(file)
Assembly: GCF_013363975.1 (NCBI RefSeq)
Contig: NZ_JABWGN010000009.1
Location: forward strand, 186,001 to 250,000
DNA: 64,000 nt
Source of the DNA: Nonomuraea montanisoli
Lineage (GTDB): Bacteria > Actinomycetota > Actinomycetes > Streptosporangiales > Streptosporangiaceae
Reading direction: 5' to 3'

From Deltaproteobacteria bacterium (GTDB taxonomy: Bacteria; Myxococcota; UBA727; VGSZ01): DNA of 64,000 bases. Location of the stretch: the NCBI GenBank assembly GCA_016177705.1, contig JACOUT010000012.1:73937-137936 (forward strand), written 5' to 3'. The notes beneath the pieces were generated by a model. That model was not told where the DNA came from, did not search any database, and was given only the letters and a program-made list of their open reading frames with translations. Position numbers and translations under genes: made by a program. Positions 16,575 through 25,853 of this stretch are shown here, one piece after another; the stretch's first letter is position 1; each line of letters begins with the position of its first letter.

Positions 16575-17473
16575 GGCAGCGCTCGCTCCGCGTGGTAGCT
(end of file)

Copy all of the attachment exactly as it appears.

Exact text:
Assembly: GCF_013363975.1 (NCBI RefSeq)
Contig: NZ_JABWGN010000009.1
Location: forward strand, 186,001 to 250,000
DNA: 64,000 nt
Source of the DNA: Nonomuraea montanisoli
Lineage (GTDB): Bacteria > Actinomycetota > Actinomycetes > Streptosporangiales > Streptosporangiaceae
Reading direction: 5' to 3'

From Deltaproteobacteria bacterium (GTDB taxonomy: Bacteria; Myxococcota; UBA727; VGSZ01): DNA of 64,000 bases. Location of the stretch: the NCBI GenBank assembly GCA_016177705.1, contig JACOUT010000012.1:73937-137936 (forward strand), written 5' to 3'. The notes beneath the pieces were generated by a model. That model was not told where the DNA came from, did not search any database, and was given only the letters and a program-made list of their open reading frames with translations. Position numbers and translations under genes: made by a program. Positions 16,575 through 25,853 of this stretch are shown here, one piece after another; the stretch's first letter is position 1; each line of letters begins with the position of its first letter.

Positions 16575-17473
16575 GGCAGCGCTCGCTCCGCGTGGTAGCT